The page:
Following a special diet can be challenging any time of the year, but during the activity- and party-packed holiday season, it can be doubly stressful. For clients and patients with irritable bowel syndrome (IBS), the stress of the holidays can worsen gastrointestinal symptoms, making it more important to carefully follow their dietary plan. As a gut health dietitian who works with clients on the low-FODMAP diet, I’ve gathered several tips and tricks for travel that can help make the holiday season less stressful and easier on the gut.
Plan, Plan, Plan
Warn clients to not be caught off guard and faced with nothing but foods that aren’t FODMAP safe.
1. Suggest clients call restaurants and airlines in advance to discuss menu items that will meet dietary needs. Many restaurants will accommodate customers who follow special diets, while others may not.
2. Recommend patients pack low-FODMAP snacks for plane, train, and car travel. Some of my clients’ favorites are FODY Foods snack bars or trail mix packets, small packages of peanuts, Rachel Pauls snack bars, rice crackers and low-lactose cheese, plain tuna pouches, and FODMAP-safe fruit, such as grapes, clementines, or pineapple slices.
3. Encourage clients to bring their own bottles or packets of FODMAP-safe condiments. Low-FODMAP-ers generally need to avoid wheat, onion, and garlic, so this can be a challenge when eating away from home, as many foods and sauces contain these common ingredients. FODY Foods makes a great low-FODMAP ketchup and several different sauces and salad dressings; Casa de Santé offers a wide variety of spice mixes and blends; and Bay’s Kitchen in the United Kingdom has many different sauce and spice mixes.
Communicate With the Host
The low-FODMAP diet is complex, and there’s much to manage. Clients can help out their host by letting him or her know which foods they can and cannot eat and offer to bring a low-FODMAP dish to share for the group dinner.
Here are a couple tools that can be useful:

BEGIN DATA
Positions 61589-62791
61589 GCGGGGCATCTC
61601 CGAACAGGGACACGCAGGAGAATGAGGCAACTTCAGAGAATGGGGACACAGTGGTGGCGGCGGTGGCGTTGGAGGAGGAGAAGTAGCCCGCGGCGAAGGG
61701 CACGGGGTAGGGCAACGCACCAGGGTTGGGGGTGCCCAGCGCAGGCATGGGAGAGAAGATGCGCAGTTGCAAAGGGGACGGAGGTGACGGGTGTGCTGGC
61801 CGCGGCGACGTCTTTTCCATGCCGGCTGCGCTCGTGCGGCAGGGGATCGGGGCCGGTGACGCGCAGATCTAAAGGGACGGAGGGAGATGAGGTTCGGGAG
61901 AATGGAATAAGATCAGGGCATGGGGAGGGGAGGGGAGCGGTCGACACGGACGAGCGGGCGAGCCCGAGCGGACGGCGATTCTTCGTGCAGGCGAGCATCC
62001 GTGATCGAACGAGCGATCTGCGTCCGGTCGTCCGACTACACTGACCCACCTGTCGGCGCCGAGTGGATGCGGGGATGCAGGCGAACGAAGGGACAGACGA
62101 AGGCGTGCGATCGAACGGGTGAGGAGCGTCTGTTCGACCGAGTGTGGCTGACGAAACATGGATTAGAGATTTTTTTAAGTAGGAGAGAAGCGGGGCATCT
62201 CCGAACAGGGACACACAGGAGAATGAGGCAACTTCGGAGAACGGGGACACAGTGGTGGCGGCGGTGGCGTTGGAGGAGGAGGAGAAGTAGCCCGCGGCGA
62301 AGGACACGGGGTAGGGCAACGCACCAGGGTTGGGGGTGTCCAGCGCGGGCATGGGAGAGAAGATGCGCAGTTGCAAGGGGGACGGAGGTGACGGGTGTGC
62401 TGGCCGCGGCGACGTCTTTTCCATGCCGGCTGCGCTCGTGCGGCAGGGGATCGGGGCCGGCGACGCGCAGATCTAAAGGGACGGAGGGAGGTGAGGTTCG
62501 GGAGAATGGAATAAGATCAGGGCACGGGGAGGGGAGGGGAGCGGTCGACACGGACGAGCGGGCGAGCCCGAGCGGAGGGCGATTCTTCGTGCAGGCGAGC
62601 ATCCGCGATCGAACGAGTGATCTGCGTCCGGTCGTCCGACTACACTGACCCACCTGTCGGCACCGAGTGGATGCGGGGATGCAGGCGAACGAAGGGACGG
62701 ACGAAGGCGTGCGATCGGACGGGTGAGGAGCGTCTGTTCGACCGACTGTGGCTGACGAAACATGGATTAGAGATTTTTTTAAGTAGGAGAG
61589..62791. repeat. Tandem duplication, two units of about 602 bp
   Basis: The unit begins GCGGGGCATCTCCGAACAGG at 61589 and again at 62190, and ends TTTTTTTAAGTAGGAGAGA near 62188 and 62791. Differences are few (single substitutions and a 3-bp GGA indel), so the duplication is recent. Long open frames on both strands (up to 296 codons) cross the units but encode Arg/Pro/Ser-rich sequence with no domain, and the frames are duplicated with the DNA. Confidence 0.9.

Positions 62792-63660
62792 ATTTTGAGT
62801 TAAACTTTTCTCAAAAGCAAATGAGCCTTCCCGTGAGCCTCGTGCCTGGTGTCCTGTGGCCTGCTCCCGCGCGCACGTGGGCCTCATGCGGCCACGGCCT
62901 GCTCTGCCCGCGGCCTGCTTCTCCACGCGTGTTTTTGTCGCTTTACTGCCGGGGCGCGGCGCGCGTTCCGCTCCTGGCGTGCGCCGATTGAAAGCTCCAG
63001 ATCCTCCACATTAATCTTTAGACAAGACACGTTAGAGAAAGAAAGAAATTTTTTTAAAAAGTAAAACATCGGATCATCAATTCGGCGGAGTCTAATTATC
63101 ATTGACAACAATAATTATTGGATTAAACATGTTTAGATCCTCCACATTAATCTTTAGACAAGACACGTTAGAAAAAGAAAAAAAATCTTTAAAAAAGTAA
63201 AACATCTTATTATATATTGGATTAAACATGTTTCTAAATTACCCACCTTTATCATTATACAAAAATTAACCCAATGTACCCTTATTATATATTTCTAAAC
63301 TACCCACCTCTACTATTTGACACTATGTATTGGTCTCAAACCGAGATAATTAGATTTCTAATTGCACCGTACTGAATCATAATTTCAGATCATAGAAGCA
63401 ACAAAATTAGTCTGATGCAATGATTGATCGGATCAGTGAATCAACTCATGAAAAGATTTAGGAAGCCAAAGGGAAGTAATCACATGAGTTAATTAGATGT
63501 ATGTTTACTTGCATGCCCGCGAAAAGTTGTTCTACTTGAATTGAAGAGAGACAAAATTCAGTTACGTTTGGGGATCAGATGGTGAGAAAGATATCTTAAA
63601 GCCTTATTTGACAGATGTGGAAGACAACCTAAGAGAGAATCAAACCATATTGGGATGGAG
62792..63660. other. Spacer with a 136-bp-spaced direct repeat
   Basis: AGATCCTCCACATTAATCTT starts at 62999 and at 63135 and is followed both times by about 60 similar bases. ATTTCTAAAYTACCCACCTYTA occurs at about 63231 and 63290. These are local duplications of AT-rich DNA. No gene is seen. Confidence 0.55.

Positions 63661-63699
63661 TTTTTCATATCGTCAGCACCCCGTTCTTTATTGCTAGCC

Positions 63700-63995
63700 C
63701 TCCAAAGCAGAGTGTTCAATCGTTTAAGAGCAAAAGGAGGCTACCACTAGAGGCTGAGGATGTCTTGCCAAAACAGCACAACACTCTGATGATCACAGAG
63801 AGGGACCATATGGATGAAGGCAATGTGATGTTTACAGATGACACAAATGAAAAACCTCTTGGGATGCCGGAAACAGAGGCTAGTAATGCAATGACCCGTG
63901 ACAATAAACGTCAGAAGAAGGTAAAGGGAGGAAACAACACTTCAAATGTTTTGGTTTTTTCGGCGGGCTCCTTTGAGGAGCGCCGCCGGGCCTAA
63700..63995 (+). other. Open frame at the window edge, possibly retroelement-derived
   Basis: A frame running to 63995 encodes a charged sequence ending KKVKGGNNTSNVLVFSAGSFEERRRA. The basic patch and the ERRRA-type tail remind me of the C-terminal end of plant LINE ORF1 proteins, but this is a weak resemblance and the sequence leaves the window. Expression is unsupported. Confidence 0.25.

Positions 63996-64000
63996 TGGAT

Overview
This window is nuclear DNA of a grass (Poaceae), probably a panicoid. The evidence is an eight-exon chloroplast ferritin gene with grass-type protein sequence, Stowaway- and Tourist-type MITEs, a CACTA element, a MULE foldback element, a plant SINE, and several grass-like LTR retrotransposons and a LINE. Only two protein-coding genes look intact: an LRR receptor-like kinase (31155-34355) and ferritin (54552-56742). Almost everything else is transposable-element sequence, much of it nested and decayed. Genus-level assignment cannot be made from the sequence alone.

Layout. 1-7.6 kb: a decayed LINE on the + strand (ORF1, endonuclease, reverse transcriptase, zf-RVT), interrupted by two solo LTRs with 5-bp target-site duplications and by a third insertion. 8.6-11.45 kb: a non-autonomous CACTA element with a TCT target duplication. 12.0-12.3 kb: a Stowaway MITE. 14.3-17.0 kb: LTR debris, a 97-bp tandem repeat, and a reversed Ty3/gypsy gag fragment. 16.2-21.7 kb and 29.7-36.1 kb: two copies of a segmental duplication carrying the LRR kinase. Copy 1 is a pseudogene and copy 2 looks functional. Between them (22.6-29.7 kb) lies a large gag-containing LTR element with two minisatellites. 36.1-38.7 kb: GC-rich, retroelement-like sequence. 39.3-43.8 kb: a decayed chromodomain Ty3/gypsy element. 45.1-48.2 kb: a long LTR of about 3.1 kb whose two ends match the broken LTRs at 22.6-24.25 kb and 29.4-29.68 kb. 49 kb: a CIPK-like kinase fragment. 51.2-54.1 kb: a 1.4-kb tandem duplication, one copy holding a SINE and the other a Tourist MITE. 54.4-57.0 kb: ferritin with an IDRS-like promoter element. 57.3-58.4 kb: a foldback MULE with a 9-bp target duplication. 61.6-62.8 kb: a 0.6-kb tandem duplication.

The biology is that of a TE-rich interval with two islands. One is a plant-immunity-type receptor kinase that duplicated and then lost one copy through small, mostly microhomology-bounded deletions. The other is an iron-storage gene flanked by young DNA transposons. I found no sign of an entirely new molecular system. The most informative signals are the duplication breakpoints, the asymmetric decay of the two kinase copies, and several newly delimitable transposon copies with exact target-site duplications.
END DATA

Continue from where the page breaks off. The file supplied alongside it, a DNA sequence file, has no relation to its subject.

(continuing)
1. Make sure clients have the Monash University FODMAP Diet app. This app serves as a “bible” of foods that have been tested and deemed safe (or not) in relation to portion size. Sharing this information with the host of a family gathering or restaurant server can help ease stress on all sides.
2. Suggest patients bring along low-FODMAP travel cards. Kate Scarlata, RD, makes these available on her website. They’re also available at Casa de Santé in a variety of languages, and clients can customize them for their specific food requirements.
Take Care of Yourself
Stressful situations can lead to an IBS flare, so encourage clients to practice daily self-care.
1. Studies have shown that yoga, diaphragmatic deep breathing, and meditation all can serve to reduce IBS symptoms when practiced regularly.
2. Moderate physical activity can help manage IBS symptoms and give clients a more relaxed outlook on life. Suggest patients take a walk with their families or go for a relaxed jog or bike ride.
3. Recommend they bring along an IBS “care kit” when traveling that includes comforting items such as peppermint or ginger tea, peppermint oil capsules, and a small hot water bottle for abdominal distress. Also, make sure they bring sufficient supplies of medications they take regularly and keep them in their carry-on bags to avoid being without them if their luggage temporarily goes missing.
A little bit of advance planning can make a world of difference between painful and distressing holiday travel and a relaxing and joyous holiday season. Sending your clients and patients wishes for a wonderful holiday and a happy gut!
— Diana Reid, MPH, RD, is also known as The Global Dietitian. She provides nutrition counseling and consulting services both in the United States and Luxembourg and spends part of the year in each country. Diana specializes in gastrointestinal health and has been trained by Monash University and King’s College London in implementing the low-FODMAP diet. She blogs on her website and writes regularly for FODMAP Everyday. Follow her on Facebook, Instagram, and Twitter.